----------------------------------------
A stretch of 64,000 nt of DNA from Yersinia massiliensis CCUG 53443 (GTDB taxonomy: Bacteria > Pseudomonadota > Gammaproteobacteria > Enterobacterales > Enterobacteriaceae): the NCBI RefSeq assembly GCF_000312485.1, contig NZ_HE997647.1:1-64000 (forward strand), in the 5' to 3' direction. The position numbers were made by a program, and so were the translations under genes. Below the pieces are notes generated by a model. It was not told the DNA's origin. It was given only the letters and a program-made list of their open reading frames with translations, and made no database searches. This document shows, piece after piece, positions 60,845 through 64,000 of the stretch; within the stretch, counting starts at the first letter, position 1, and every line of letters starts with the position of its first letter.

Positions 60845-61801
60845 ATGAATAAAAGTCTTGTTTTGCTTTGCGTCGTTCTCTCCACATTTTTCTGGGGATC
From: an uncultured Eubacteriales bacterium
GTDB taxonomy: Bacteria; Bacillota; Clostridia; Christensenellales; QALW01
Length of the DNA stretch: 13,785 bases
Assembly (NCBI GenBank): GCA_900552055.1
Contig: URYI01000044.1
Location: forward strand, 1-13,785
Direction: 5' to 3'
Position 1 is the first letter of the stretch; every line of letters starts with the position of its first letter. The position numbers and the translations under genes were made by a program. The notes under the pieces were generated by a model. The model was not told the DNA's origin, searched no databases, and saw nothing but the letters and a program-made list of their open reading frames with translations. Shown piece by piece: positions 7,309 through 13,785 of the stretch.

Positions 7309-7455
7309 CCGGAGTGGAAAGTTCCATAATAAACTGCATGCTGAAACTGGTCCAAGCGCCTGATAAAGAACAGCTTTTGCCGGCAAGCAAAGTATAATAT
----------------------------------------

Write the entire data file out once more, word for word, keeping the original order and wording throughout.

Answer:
A stretch of 64,000 nt of DNA from Yersinia massiliensis CCUG 53443 (GTDB taxonomy: Bacteria > Pseudomonadota > Gammaproteobacteria > Enterobacterales > Enterobacteriaceae): the NCBI RefSeq assembly GCF_000312485.1, contig NZ_HE997647.1:1-64000 (forward strand), in the 5' to 3' direction. The position numbers were made by a program, and so were the translations under genes. Below the pieces are notes generated by a model. It was not told the DNA's origin. It was given only the letters and a program-made list of their open reading frames with translations, and made no database searches. This document shows, piece after piece, positions 60,845 through 64,000 of the stretch; within the stretch, counting starts at the first letter, position 1, and every line of letters starts with the position of its first letter.

Positions 60845-61801
60845 ATGAATAAAAGTCTTGTTTTGCTTTGCGTCGTTCTCTCCACATTTTTCTGGGGATC
From: an uncultured Eubacteriales bacterium
GTDB taxonomy: Bacteria; Bacillota; Clostridia; Christensenellales; QALW01
Length of the DNA stretch: 13,785 bases
Assembly (NCBI GenBank): GCA_900552055.1
Contig: URYI01000044.1
Location: forward strand, 1-13,785
Direction: 5' to 3'
Position 1 is the first letter of the stretch; every line of letters starts with the position of its first letter. The position numbers and the translations under genes were made by a program. The notes under the pieces were generated by a model. The model was not told the DNA's origin, searched no databases, and saw nothing but the letters and a program-made list of their open reading frames with translations. Shown piece by piece: positions 7,309 through 13,785 of the stretch.

Positions 7309-7455
7309 CCGGAGTGGAAAGTTCCATAATAAACTGCATGCTGAAACTGGTCCAAGCGCCTGATAAAGAACAGCTTTTGCCGGCAAGCAAAGTATAATAT